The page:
I have learned a couple of valuable lessons from the process.
First, like losing weight, getting out of debt, giving up smoking or being more assertive, it’s easier said than done.
The amply proportioned know that there may be more to shedding the pounds than simply eating less. Anyone contemplating downsizing or urging someone else to do so, should know that the process is not simply a matter of phoning the estate agent and hiring a removal service.
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Be physically and mentally prepared to downsize
The process needs determination and a degree of good humour to cope with the awfulness of it all. You’ve not only got to cope with the emotional side of leaving the home where you brought up your family; the practicalities of shedding years of accumulated "stuff" are also going to take their toll. There’s no getting away from the fact that it’s hard.
In my case I was leaving a five-bedroom family home that I and my family, including three now grown-up children, had occupied for the past 26 years. It was never going to be easy – not least because the children left most of their belongings behind when they moved on to their new lives.
In 26 years you can collect more than you ever realised. Not just your own things, such as a wedding dress, holiday souvenirs and antediluvian ski equipment.
Cash in on clutter
There are the things gifted by other family members – Granny’s tea-set that you’ve never taken out of its box, and the nesting tables that your mother was getting rid of and was sure you would have use for.
Not to mention five decades of family photographs that you’ve never looked at for the past four, plus assorted hockey sticks, swimming trophies and school blazers that your children have abandoned in the remote recesses of their wardrobes, bookshelves and chests of drawers.
In my case, my daughter moved to a job in America, leaving the contents of her room that filled five cabin trunks.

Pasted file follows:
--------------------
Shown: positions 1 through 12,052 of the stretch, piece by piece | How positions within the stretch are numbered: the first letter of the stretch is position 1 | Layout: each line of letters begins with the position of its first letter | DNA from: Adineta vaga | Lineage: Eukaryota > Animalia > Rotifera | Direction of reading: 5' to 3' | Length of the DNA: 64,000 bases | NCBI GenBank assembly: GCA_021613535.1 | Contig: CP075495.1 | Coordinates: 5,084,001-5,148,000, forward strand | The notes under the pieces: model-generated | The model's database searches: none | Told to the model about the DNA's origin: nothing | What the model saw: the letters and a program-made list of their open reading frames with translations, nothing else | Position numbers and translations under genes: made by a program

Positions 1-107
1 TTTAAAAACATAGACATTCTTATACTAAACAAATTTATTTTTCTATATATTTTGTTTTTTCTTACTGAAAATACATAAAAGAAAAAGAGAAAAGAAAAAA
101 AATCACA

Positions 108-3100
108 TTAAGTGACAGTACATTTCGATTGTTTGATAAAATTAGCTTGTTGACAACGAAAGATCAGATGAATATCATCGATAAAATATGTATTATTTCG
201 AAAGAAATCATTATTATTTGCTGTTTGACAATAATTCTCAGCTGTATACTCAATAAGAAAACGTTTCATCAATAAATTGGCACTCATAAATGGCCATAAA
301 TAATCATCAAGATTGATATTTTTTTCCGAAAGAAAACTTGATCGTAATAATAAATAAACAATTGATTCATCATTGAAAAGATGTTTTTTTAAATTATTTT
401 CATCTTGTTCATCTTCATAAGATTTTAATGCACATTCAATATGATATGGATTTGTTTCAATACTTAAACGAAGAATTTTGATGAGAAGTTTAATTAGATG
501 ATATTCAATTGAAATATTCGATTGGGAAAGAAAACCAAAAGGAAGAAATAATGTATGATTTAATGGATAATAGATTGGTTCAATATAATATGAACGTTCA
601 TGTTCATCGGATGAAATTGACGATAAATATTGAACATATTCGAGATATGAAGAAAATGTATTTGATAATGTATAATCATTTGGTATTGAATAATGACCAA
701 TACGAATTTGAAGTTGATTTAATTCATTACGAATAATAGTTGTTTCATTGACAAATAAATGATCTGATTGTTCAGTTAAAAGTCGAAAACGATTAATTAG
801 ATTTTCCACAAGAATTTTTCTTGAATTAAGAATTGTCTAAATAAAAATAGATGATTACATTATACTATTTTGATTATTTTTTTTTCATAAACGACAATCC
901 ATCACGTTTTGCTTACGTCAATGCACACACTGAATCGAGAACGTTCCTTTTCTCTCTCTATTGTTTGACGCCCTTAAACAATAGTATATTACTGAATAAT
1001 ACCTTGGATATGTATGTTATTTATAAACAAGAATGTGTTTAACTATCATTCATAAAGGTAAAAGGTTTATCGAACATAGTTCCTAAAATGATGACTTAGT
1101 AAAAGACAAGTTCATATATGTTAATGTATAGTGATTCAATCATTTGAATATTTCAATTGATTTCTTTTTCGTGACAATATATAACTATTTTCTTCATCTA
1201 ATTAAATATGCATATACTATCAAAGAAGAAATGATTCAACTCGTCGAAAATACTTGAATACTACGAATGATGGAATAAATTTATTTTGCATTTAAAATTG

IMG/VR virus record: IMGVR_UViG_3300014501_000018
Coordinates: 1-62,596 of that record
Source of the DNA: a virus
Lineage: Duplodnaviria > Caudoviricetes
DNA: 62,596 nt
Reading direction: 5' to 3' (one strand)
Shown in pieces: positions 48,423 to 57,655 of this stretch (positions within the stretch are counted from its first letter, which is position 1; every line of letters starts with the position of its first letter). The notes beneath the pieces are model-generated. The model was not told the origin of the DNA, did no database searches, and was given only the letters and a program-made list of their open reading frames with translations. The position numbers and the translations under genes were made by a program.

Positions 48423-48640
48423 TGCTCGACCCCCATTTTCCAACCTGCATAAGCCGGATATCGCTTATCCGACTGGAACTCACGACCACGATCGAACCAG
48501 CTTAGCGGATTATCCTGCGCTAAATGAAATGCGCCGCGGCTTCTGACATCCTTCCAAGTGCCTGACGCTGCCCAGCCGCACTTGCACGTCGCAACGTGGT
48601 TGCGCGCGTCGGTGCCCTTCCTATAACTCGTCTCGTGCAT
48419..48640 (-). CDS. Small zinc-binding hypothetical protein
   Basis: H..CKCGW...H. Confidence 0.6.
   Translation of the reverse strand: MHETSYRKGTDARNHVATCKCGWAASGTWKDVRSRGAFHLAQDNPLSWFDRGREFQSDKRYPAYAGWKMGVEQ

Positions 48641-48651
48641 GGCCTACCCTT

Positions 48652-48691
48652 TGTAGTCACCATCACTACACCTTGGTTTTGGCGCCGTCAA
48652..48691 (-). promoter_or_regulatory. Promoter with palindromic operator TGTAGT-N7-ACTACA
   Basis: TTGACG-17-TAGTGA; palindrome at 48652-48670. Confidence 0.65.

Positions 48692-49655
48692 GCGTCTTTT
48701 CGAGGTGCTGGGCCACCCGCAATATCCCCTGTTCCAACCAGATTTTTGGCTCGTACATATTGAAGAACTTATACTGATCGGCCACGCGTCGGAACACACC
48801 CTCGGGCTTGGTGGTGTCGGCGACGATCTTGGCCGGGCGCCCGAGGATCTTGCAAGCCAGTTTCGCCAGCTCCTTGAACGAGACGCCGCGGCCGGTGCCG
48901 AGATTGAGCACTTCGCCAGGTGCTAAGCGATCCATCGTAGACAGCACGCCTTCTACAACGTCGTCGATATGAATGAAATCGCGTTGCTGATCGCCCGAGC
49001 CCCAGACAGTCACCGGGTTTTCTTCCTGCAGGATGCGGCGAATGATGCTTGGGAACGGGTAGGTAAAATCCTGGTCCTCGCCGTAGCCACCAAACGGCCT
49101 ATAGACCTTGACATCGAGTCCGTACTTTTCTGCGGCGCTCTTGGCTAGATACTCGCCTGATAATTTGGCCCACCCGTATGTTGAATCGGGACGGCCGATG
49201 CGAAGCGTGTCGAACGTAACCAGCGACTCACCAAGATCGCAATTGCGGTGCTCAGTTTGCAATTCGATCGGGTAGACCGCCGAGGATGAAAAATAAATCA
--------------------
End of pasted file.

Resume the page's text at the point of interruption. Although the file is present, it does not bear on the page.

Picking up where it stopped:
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Prepare for complications
Our move to somewhere smaller was further complicated by the fact that the purchase of our dream home fell through when the survey revealed that around £30,000 needed to be spent repairing the roof and chimneys. By that time we were committed to our sale and ended up in rented accommodation while we looked for another house to buy.
This means we weren't able to chuck out as much furniture as we’d have liked to, in case we needed it when we eventually moved again. The garage of our temporary roost was piled from floor to ceiling with furniture and boxes, and we had to pray that it didn’t go mouldy over the winter if we were still here when the cold weather set in.
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It's worth the pain
The second lesson I learned from the downsizing exercise is that the whole process was definitely worth doing. As my husband and I piled up books from our student days, Barbour jackets in strange sizes that can never have fitted anyone in our family, and assorted kitchen equipment, from bean slicers to rumtopfs, to take to the charity shop, we decided we were actually glad to be doing it.
Not only is decluttering quite liberating, it’s also a favour to your own children. We could only think how cruel it would have been to have continued to live in our big house full of memories, but also full of our old junk, and left this job of "chucking out" to someone else when we finally shuffled off this mortal coil.
So, having long urged older people to downsize rather than stay in a house that is too big for them, I’m going to continue to do so.
I will sympathise and cluck and assure you that I feel your anxiety and pain because I’ve made the move myself. But I will also continue to be quite stern and say that staying in a large house that you don’t really need because you are afraid to make the move is not just selfish, it’s madness. Moving out and moving on could be the best thing you do in your later years.
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Tips for downsizing
- Do move while you are still fit and healthy and can make new friends if moving to a new area.
- Move to somewhere practical. Don’t let your head rule your heart. That little seaside cottage with winding stairs is not going to be suitable when you are 80. Likewise, how would you manage a big garden in old age? Can you afford a gardener or will the garden go to ruin, devaluing your property? Is the location suitable if you can no longer drive?
- Declutter as much as you can. It makes sense not to pay a removal firm to shift stuff that will ultimately end up in the charity shop or the local dump.
- Don’t get carried away. The only thing worse than paying to remove and store old junk is finding you have parted with a treasure. Take your time over sorting out your old stuff.
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